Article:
The Barr Brothers at the Sinclair

Wednesday, November 29, 2017 9:00pm

Over the last several years, The Barr Brothers have increasingly become one of the western world’s most distinguished purveyors of eclectic modern-Americana. Fronted by the poly-rhythmic, jocular drumming of Andrew Barr, the songs and guitar playing of brother Brad Barr, and the innovative harp wizardry of Sarah Pagé–who has single-handedly redefined the instrument and its context. The group has been expanding and contracting its sound and its size from their home base in Montreal, QC. Bass, pedal steel, keyboards, and horns come in and out of the mix freely. Equally at home in solemn Arcadian ballads, swampy North African improvs, or classic rock and roll revelry, The Barr Brothers continue to embrace and enchant audiences with their methodical-yet-whimsical approach to music making.

The two brothers and Sarah began performing Brad’s songs around North America, bringing in other friends on other instruments when needed, spinning these otherwise bedroom- folk songs into an intricate, open terrain. The link they maintain to the past fuses wonderfully with poetic insight into the conditions of the present, while incorporating everything from Malian rhythms to the Elmore James-esque slide guitar. Homemade percussion instruments reminisce the likes of Tom Waits’ five-years-buried muffler and a Jockey Full of Bourbon, while reviving Celtic folk traditions, polyrhythmic harp interplay, and the fire of West African Blues.

Their self-titled debut album The Barr Brothers (2011) dances a fine line between the crossroads of Robert Johnson, Arthurian ballads, and the poetic sensibilities of Leonard Cohen. Their sophomore album, Sleeping Operator (2014) delves deeper into the connections between the Delta blues and its ancestry in West and North Africa, while still rooting itself in the softness of Appalachian folk and the soaring resilience of a song’s connective tissues. The group’s favourite misfits of the album were released on the five-track collection Alta Falls (2015), that drifts further northward, having been partially recorded in Iceland by Valgeir Sigurösson (Björk, Sigur Rós, Nico Muhly). It reveals ethereal folk and layered vocal harmonies whose warmth is suggested by the red vinyl it is pressed onto.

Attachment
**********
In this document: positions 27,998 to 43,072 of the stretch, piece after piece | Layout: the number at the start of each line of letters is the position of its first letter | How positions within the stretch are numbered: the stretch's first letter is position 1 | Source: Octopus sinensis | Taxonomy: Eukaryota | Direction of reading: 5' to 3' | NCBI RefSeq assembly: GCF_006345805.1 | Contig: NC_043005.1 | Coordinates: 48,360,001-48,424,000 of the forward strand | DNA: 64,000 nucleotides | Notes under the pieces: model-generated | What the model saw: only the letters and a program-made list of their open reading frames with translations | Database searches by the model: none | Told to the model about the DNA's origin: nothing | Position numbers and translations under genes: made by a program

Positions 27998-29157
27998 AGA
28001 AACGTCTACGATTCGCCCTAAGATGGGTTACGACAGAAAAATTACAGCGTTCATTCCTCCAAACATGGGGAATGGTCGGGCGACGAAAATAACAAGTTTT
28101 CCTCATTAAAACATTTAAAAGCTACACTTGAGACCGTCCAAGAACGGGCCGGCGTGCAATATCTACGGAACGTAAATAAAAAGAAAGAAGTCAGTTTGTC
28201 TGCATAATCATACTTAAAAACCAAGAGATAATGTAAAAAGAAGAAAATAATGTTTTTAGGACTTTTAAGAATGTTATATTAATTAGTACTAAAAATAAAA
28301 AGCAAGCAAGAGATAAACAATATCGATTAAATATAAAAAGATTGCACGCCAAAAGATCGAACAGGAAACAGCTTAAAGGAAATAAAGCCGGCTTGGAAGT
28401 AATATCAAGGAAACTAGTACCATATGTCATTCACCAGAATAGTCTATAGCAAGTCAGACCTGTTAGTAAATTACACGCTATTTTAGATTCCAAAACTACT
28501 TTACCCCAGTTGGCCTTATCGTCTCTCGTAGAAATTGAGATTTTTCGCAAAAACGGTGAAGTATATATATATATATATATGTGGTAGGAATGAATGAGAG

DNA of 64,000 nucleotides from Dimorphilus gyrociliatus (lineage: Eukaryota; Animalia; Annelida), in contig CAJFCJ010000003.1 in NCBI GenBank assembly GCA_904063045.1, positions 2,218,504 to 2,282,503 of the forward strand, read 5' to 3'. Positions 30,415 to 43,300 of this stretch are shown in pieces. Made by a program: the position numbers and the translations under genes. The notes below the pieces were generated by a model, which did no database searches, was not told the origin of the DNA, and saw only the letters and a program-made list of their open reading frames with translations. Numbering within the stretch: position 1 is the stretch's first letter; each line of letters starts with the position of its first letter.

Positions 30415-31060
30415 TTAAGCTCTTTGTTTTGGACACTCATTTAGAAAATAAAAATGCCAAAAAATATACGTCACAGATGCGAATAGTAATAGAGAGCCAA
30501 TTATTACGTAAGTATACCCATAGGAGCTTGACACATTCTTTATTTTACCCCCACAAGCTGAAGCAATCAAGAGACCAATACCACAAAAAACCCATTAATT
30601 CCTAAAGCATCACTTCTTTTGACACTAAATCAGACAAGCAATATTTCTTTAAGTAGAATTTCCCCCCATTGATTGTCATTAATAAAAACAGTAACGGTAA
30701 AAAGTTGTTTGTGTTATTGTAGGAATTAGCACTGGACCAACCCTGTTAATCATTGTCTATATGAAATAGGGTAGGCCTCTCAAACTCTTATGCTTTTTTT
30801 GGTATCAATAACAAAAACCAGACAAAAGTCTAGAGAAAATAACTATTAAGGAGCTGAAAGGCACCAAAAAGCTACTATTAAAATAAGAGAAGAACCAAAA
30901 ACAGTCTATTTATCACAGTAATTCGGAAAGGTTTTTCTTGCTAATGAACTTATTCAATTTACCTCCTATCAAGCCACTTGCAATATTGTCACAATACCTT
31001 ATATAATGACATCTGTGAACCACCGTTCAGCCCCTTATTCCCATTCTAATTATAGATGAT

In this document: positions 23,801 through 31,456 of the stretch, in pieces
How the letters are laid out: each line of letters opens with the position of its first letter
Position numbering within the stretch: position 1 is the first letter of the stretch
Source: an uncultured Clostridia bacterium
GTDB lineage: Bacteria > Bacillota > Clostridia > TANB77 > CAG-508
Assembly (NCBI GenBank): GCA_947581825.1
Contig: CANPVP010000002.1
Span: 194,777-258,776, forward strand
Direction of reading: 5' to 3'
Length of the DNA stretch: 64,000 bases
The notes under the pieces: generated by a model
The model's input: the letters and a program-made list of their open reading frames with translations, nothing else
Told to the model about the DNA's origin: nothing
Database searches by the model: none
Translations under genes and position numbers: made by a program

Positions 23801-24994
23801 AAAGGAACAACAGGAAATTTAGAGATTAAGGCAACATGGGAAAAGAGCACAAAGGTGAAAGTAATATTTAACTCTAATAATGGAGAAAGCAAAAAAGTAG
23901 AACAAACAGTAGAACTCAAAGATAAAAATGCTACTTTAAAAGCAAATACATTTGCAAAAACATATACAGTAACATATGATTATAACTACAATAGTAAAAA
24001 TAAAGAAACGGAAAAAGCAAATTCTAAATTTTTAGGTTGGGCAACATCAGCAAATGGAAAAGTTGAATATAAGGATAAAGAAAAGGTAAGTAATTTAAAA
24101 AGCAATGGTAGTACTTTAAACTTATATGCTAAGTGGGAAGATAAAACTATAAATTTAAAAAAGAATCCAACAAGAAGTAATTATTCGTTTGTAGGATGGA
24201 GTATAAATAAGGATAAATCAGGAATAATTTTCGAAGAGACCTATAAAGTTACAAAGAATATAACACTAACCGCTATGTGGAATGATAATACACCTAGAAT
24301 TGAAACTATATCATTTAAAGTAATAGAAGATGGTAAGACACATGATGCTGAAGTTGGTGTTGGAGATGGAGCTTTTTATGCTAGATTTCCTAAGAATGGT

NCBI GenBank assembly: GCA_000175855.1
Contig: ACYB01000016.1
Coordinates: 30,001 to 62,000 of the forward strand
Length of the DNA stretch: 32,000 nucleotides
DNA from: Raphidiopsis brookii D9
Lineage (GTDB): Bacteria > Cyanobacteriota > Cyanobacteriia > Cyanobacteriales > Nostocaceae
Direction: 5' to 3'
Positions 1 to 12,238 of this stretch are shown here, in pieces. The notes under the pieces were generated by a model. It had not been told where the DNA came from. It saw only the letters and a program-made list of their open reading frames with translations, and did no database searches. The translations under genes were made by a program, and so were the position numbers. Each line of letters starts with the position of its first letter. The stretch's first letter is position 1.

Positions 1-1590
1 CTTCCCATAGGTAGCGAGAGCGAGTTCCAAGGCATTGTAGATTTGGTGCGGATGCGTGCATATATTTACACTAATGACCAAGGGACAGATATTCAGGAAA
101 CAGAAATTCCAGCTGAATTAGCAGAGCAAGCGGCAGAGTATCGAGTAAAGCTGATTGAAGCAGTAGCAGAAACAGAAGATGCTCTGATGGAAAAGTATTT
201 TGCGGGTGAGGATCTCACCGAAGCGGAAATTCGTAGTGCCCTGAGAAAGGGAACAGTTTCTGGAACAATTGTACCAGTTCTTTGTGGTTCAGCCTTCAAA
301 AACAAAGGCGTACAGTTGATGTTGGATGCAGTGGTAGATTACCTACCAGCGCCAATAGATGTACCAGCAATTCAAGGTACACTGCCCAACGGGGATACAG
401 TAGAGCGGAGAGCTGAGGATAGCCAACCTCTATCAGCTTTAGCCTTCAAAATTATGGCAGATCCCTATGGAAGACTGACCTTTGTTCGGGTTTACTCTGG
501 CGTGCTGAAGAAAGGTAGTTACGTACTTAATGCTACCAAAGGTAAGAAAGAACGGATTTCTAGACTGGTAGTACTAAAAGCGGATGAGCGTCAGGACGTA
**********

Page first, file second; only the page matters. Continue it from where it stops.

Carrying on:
The success of this natural yet unfamiliar convergence of influences has enabled The Barr Brothers to perform in, among other places, the Levon Helm studios of Woodstock NY, the legendary Red Rocks Amphitheater, twice on the “Late Show with David Letterman”, Japan, Europe, the UK, as well as earning them two Juno nominations in 2013 and 2015 for Adult Alternative Album of the Year. In this next year, these vast and varied influences will find themselves experimenting yet again with the recording of a third full-length album, and will further be celebrated as Mali’s Bassekou Kouyaté and partner Amy Sacko come to join forces with the group. Two unprecedented collaborative performances are set to take place in Quebec City and Montreal in the summer of 2017 (as part of the Festival d’Été de Québec and Festival International de Jazz de Montréal respectively), where both figurative and literal blending of these musical traditions will be on full brilliant display.

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